I have a new spring accessory I’m really excited about.
Not shoes. Not a purse. Not a dress. Not jewelry. Not even a new Burt’s Bees pomegranate chapstick. But it is, in its own way, very stylish.
An orange spray nozzle for a garden hose.
A friend invited me to share a raised bed in an organic community garden smack in the middle of a thriving neighborhood, and I said yes. I’ve had community garden plots and shared garden work before. It’s brand-new for her. And we’re having a swell time.
There’s a hose there, off the back of the chiropractor’s office next door, and when the official garden overseer comes to help us and answer questions on Saturdays, he brings his excellent spray wand. But, as the old Italian guys would admonish me when I had a community garden plot in the aptly named Bloomfield neighborhood of Pittsburgh way back in the late 1980s, “A garden is like a baby. You got to take care of it every day.” So I got myself this excellent water gun. It sprays. It mists. It does more than the shower head in my own bathroom. I carry it in my car.
Last night, on my day to water the garden, I met a guy who also has a history in the newspaper business. And a neighbor across the street, who generously answered my question about the origin story of her tattoo. (Have I mentioned that I love asking and hearing people’s tattoo stories? That’s a story for another time.) And she gave me a tour of the plants in her front bed and on her front porch, some of them new seedlings, some of them third-generation plants handed down from the women in her family.
That’s putting the community in “community garden.”
There are days when my garden buddy and I stop by together. It’s kind of our yoga. We marvel that those seeds we planted a week and a half ago have poked through the ground and are growing into the plants they’re meant to be.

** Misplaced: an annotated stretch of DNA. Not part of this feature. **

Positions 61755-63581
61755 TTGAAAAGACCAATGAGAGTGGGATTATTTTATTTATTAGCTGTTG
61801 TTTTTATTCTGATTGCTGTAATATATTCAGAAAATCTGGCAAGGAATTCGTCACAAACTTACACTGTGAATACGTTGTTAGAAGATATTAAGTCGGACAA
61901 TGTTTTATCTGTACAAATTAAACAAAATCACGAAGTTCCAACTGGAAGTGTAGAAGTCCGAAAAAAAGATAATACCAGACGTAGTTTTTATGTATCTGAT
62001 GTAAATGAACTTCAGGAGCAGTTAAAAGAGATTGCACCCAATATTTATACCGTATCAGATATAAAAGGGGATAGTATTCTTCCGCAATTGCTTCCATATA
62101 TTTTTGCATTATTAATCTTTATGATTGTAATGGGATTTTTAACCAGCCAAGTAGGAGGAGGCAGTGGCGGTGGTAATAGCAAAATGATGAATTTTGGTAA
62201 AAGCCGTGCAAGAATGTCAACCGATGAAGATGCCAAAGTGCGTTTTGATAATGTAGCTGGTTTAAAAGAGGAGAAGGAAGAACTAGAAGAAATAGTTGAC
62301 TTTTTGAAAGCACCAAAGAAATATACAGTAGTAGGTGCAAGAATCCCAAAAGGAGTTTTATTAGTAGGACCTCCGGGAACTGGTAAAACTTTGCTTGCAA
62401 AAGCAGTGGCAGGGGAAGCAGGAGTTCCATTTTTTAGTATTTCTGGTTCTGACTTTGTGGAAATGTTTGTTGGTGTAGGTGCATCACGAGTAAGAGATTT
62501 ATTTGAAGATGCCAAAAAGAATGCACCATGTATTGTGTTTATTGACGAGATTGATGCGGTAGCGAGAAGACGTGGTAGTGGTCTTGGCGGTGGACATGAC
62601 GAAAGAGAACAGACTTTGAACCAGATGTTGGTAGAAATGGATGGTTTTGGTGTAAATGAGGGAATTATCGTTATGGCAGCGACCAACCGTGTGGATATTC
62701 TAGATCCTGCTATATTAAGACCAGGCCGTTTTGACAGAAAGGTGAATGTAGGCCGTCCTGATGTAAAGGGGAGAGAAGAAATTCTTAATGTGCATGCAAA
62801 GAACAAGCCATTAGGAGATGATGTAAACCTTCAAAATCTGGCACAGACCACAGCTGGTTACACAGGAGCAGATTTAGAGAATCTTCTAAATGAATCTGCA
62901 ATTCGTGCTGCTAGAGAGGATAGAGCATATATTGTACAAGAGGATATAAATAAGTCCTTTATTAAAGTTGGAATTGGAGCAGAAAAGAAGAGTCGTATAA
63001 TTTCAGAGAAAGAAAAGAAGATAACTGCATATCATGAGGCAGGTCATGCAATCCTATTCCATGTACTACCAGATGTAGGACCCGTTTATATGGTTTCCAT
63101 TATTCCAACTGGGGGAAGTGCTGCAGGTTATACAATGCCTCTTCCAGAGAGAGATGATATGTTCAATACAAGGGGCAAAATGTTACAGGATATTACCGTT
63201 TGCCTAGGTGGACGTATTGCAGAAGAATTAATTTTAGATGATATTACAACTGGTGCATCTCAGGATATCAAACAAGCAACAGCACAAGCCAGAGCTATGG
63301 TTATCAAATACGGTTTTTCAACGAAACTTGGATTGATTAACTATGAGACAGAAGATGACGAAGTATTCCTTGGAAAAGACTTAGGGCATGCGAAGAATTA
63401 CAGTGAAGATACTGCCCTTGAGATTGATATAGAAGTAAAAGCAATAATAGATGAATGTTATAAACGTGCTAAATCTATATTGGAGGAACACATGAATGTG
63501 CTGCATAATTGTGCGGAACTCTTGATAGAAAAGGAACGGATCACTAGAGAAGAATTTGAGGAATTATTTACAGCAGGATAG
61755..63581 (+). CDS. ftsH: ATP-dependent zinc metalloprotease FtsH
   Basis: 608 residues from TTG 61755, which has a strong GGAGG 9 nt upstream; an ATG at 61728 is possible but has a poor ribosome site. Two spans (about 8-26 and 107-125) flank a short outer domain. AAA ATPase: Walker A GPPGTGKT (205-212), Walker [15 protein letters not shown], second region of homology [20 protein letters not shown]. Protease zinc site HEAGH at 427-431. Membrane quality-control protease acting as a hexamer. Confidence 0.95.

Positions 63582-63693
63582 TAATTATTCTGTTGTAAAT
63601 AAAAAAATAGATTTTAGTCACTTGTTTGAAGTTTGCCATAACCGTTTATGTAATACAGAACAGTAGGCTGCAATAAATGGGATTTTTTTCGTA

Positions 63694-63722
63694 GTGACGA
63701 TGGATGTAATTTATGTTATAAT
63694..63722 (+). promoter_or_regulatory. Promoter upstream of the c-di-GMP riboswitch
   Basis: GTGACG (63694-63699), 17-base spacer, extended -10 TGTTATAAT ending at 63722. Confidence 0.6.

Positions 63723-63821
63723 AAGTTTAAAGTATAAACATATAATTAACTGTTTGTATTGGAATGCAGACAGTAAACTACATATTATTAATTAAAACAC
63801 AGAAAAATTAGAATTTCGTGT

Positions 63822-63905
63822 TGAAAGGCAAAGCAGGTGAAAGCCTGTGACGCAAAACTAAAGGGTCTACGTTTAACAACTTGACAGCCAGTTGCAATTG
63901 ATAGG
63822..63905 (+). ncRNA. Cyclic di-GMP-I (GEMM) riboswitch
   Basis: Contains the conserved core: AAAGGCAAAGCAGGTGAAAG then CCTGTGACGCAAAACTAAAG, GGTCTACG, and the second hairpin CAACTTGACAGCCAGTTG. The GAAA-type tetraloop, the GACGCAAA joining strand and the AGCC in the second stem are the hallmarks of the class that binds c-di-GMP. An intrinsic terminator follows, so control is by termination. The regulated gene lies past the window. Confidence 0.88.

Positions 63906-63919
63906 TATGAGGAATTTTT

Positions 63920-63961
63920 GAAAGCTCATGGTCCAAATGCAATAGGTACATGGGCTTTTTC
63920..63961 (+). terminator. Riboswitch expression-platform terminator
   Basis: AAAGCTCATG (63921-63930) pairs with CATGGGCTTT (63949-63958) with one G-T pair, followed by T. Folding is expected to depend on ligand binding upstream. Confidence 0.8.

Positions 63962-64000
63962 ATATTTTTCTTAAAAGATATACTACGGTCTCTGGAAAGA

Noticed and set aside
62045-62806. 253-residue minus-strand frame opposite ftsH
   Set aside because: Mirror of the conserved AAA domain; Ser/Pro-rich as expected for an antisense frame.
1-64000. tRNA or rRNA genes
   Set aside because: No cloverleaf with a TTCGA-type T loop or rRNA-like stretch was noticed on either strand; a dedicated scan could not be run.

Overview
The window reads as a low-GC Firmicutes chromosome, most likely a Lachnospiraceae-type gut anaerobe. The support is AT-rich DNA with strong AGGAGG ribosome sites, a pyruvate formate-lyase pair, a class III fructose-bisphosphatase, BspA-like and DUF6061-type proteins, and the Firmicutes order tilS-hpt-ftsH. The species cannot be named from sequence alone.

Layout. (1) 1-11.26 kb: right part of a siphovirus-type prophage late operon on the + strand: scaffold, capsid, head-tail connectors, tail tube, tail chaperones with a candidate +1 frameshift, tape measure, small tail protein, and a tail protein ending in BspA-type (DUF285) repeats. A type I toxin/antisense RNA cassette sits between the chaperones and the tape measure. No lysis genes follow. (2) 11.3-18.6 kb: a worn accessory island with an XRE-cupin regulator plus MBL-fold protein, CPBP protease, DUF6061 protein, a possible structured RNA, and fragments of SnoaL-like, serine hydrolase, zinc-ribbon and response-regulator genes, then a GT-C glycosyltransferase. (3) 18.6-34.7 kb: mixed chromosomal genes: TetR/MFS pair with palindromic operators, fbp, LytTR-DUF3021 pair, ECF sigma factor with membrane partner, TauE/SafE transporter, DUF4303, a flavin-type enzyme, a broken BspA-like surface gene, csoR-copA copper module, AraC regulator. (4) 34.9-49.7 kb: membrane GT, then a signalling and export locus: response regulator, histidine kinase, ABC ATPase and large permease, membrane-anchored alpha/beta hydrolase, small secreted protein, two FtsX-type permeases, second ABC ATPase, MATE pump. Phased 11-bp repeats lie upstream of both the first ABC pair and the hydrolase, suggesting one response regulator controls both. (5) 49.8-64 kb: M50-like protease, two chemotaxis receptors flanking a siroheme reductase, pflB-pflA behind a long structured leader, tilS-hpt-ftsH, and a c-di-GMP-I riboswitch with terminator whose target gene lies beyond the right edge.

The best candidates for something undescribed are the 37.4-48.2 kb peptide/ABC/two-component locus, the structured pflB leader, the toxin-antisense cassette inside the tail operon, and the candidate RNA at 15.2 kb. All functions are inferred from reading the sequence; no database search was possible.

And there are days when I visit the garden and there’s no one to talk to. But I’m not alone.
Dad gardened. He grew up on a farm, and he kept a garden for many years on my mother’s land out in the country, and when I lived in Pittsburgh and it was time for the community garden to reopen, he would come up and help me till and plant.
When the garden overseer was interviewing us, as if vetting our fitness as foster parents — What is your experience with gardening? What are your goals for this garden? How often can you commit to coming and tending it? — I answered the second question by saying I wanted the pleasure of growing my own food, and that my work keeps me living in my head a lot, so I wanted a counterbalance, work where I use my hands, my sweat, my body.
I did not realize that perhaps the greatest benefit of doing this is that, eight months after his death, it is making me feel close to my dad, in a way that is mostly happiness and hope instead of grief and loss.
We have a decision to make. One of the heirloom tomatoes is already bearing fruit. Our first little tomato blossom! Should we let it grow, or pinch it for the flourishing of the plant? I wish I could ask Dad. He’d have an opinion, and I would trust it.
I don’t know what he would think best. But I know he would tell me his thoughts, and why, and then let the decision be mine.